University of Massachusetts Medical School Faculty Publications

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Department of Neurology; Wellstone Center for FSHD

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Article Preprint


Genetics and Genomics | Geriatrics | Nervous System | Nervous System Diseases | Neuroscience and Neurobiology | Psychiatry and Psychology


Alzheimer’s disease (AD) is characterized by specific alterations of brain DNA methylation (DNAm) patterns. Age and sex, two major risk factors for AD, are also known to largely affect the epigenetic profiles in the brain, but their contribution to AD-associated DNAm changes has been poorly investigated. In this study we considered publicly available DNAm datasets of 4 brain regions (temporal, frontal, entorhinal cortex and cerebellum) from healthy adult subjects and AD patients, and performed a meta-analysis to identify sex-, age- and AD-associated epigenetic profiles. We showed that DNAm differences between males and females tend to be shared between the 4 brain regions, while aging differently affects cortical regions compared to cerebellum. We found that the proportion of sex-dependent probes whose methylation changes also during aging is higher than expected, but that differences between males and females tend to be maintained, with only few probes showing sex-by-age interaction. We did not find significant overlaps between AD- and sex-associated probes, nor disease-by-sex interaction effects. On the contrary, we found that AD-related epigenetic modifications are significantly enriched in probes whose DNAm changes with age and that there is a high concordance between the direction of changes (hyper or hypo-methylation) in aging and AD, supporting accelerated epigenetic aging in the disease.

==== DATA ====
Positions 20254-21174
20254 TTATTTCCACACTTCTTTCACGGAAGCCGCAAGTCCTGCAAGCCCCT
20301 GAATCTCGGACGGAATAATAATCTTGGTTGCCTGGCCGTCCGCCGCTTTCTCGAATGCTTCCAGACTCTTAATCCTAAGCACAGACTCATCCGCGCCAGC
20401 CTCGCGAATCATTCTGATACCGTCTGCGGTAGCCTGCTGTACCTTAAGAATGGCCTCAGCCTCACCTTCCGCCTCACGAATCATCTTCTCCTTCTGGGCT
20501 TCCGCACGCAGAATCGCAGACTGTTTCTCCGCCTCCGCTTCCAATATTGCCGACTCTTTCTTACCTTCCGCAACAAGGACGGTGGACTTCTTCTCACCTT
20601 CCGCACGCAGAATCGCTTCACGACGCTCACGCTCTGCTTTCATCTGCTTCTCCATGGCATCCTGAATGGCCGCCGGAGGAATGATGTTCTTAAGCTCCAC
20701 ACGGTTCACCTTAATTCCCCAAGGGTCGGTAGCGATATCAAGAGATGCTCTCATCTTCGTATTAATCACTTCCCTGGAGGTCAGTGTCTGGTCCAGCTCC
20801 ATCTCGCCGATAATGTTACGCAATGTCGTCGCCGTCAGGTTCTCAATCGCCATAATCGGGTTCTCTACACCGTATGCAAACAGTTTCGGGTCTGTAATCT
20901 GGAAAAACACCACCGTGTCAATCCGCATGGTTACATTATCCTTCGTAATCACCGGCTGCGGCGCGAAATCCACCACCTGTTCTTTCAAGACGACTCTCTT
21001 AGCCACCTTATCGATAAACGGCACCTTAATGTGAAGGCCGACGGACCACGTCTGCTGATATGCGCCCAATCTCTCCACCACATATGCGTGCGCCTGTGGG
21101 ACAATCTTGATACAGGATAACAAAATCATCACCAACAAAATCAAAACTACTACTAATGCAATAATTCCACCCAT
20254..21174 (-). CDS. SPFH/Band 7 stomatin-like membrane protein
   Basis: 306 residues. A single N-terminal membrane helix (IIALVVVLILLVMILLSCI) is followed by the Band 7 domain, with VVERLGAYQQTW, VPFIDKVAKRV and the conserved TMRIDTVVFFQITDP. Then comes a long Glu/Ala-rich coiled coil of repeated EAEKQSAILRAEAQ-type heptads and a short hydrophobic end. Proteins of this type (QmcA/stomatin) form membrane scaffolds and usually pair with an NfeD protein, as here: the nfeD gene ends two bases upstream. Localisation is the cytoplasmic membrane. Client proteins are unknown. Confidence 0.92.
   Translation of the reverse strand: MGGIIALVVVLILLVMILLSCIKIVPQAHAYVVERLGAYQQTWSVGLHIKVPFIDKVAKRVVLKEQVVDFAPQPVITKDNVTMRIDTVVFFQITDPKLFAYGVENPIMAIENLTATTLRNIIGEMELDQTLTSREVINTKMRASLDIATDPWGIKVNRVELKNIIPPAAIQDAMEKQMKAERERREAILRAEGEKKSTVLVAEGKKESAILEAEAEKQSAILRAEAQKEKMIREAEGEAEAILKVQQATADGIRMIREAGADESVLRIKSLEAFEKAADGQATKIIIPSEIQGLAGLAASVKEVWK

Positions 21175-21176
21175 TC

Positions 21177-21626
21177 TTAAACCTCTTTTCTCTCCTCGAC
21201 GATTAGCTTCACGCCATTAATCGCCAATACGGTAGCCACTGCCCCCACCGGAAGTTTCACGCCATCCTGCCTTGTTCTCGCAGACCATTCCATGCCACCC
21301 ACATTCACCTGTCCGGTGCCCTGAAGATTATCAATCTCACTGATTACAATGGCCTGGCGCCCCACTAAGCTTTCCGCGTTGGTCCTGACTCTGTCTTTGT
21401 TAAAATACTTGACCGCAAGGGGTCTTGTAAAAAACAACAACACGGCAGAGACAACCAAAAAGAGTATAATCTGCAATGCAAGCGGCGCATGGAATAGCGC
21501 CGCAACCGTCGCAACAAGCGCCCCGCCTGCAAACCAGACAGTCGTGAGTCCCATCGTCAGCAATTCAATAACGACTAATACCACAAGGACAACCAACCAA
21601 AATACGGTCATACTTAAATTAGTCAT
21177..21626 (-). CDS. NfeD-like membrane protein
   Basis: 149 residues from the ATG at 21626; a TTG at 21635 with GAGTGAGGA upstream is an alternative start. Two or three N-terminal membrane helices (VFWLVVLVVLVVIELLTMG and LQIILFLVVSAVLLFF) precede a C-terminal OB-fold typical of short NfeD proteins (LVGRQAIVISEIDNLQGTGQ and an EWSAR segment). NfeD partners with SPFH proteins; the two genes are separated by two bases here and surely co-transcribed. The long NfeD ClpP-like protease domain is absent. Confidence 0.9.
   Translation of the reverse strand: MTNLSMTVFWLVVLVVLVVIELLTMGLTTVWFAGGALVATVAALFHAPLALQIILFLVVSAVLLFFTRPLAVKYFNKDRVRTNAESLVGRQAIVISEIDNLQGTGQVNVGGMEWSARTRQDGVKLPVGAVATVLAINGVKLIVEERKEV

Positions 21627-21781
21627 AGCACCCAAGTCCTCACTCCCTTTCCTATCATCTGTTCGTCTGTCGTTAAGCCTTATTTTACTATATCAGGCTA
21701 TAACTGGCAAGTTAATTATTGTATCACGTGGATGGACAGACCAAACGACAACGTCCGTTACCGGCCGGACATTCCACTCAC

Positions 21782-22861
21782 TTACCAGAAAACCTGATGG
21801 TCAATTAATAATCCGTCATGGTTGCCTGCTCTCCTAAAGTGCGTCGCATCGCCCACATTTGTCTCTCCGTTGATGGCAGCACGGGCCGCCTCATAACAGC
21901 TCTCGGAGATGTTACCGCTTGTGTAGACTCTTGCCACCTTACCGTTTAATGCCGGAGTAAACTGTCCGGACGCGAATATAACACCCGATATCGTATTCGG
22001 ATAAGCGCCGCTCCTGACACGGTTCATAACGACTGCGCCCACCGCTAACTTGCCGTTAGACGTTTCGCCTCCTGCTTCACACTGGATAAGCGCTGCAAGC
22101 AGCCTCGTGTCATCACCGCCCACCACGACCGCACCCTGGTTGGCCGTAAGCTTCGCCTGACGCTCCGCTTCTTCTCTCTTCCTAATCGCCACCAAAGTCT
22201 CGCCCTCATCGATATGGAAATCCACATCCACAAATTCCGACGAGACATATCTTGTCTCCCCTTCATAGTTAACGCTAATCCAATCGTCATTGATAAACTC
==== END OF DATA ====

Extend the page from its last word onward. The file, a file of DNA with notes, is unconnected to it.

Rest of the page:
In conclusion, we demonstrated that age-associated, but not sex-associated DNAm concurs to the epigenetic deregulation observed in AD, providing new insight on how advanced age enables neurodegeneration.


Genetic and Genomic Medicine, Alzheimer’s disease, aging, sex, brain, epigenetic profiles, neurodegeneration, epigenetic modifications, DNA methylation

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medRxiv 2020.11.25.20238360; doi: Link to preprint on medRxiv.


This article is a preprint. Preprints are preliminary reports of work that have not been certified by peer review.

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Creative Commons Attribution-Noncommercial-No Derivative Works 4.0 License
This work is licensed under a Creative Commons Attribution-Noncommercial-No Derivative Works 4.0 License.